Self-employed work­ers are entitled to pro­tec­tion against dis­crim­in­a­tion under European Uni­on law


Published 13 February 2023 Reading time min Author Dav­ey Herfst Labor & Employment


A Pol­ish self-employed per­son worked for a Pol­ish broad­caster on the basis of ser­vice con­tracts for a con­sid­er­able time. At this broad­caster, the self-employed work­er per­formed ser­vices with­in the edit­or­i­al and advert­ising depart­ment. In 2017, the broad­caster can­celed his ser­vices the day before a week in which he was sched­uled to work and also stopped offer­ing him new assign­ments. The self-employed per­son believed this was because shortly before, he and his part­ner had cre­ated and pos­ted a Christ­mas song on their You­Tube chan­nel pro­mot­ing tol­er­ance for same-sex part­ners. The accom­pa­ny­ing video clip showed same-sex part­ners cel­eb­rat­ing Christ­mas. The self-employed per­son opposed the sud­den ter­min­a­tion of the assign­ment and claimed dam­ages.

A dis­cus­sion arose before the Court as to wheth­er Art­icles 3 and 17 of the European Dir­ect­ive on Equal Treat­ment in the Work­place (“the Dir­ect­ive”) apply, since the man did not have an employ­ment con­tract, but a ser­vice con­tract. Accord­ing to the com­pany in ques­tion and the Pol­ish gov­ern­ment, such pro­tec­tion is excluded in such con­tracts. The Court was faced with the ques­tion: is a self-employed ser­vice pro­vider entitled to the same pro­tec­tion from dis­crim­in­a­tion in the work­place as an employ­ee? And how does this relate to entre­pren­eur­i­al free­dom for free choice of con­tract?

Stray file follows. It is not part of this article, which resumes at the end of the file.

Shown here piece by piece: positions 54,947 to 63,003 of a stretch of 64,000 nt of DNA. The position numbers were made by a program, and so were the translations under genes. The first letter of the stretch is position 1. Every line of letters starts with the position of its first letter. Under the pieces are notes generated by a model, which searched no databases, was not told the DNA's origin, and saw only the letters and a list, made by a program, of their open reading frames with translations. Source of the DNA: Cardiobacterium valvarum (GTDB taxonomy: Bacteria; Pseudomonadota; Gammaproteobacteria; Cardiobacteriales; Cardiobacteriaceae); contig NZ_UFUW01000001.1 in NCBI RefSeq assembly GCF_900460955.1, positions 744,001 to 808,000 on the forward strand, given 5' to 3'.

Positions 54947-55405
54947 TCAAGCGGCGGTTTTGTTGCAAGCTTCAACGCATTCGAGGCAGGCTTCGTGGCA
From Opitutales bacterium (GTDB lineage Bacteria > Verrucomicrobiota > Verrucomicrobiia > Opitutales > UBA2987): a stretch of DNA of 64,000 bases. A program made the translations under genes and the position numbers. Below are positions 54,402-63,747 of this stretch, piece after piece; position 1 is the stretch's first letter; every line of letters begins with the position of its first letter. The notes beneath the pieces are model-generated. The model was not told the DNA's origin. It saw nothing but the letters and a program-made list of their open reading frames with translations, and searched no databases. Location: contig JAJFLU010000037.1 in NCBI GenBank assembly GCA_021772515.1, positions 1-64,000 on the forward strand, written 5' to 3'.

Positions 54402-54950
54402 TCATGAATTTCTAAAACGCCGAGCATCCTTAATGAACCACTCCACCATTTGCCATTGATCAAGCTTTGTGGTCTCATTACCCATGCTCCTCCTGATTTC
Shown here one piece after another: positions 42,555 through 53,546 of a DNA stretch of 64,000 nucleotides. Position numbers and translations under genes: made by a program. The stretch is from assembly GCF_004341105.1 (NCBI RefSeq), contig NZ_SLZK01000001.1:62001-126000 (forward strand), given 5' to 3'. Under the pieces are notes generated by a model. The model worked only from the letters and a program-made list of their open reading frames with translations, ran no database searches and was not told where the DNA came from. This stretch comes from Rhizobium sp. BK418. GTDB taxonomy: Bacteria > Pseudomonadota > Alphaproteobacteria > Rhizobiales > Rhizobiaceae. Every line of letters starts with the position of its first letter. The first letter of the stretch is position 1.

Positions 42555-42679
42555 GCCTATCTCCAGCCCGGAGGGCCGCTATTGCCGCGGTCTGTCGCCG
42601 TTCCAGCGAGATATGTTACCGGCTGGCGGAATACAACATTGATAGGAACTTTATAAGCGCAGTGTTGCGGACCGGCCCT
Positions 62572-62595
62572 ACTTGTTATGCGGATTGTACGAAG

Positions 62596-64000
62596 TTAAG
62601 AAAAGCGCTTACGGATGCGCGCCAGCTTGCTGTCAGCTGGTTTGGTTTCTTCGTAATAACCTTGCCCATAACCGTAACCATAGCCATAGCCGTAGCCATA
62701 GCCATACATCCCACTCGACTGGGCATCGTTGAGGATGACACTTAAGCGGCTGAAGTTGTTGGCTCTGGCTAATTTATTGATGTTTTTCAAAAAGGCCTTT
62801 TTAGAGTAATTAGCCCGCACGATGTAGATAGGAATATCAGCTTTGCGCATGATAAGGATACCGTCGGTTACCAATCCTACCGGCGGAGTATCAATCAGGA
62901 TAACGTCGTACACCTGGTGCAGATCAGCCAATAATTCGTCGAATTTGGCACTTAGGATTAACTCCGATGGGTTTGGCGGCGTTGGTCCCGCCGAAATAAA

The answer to the first ques­tion is yes. Accord­ing to the Court, the term ’employ­ee’ in the Dir­ect­ive should be inter­preted broadly, so that it can also include the self-employed work­er. The Court bases this on the fact that it does not mat­ter what kind of con­tract the ’employ­ee’ has. Under European law, the self-employed can also be giv­en the same pro­tec­tion as ’employ­ees’. The free­dom of entre­pren­eur­ship and free choice of con­tract offer no jus­ti­fic­a­tion for not offer­ing a con­tract to self-employed work­ers because of their sexu­al ori­ent­a­tion.

It is also import­ant to note that the aim of the Dir­ect­ive is not ‘work­er pro­tec­tion’ but the elim­in­a­tion of dis­crim­in­a­tion-based obstacles to access to means of sub­sist­ence and the abil­ity to con­trib­ute to soci­ety through work, regard­less of the leg­al form in which that work is car­ried out. The pre­requis­ite is that the pro­fes­sion­al activ­ity is real and is car­ried out in the con­text of a leg­al rela­tion­ship char­ac­ter­ized by a degree of sta­bil­ity. Per­form­ing a “mere ser­vice” or sup­ply­ing goods is not suf­fi­cient.


Con­sequences for work or prin­cipals

In doing so, the Court sends a clear mes­sage to work­places and cli­ents. They may not treat self-employed work­ers dif­fer­ently because of their reli­gion, belief, dis­ab­il­ity, age or sexu­al ori­ent­a­tion – regard­less of the type of con­tract they enter into with them. Once again, case law is tak­ing anoth­er step to pro­tect self-employed work­ers, mak­ing the dif­fer­ence between them and per­man­ent work­ers ever smal­ler.



HVG Law endorses the import­ance of ESG in the work­place. By work­ing with a team of ESG spe­cial­ists, HVG Law is able to help its cli­ents meet the highest stand­ards of ESG. In addi­tion, cor­por­ate respons­ib­il­ity is inher­ent in the val­ues with­in HVG Law and the way HVG Law con­ducts busi­ness. We are always happy to think with employ­ers to encour­age and intro­duce ESG in the work­place.

On the basis of this decision of the European Court of Justice, it is import­ant for employ­ers to review their exist­ing Whis­tleblower reg­u­la­tions and check wheth­er these reg­u­la­tions are suf­fi­ciently ESG proof. It goes without say­ing that we are happy to assist you with any such ser­vices.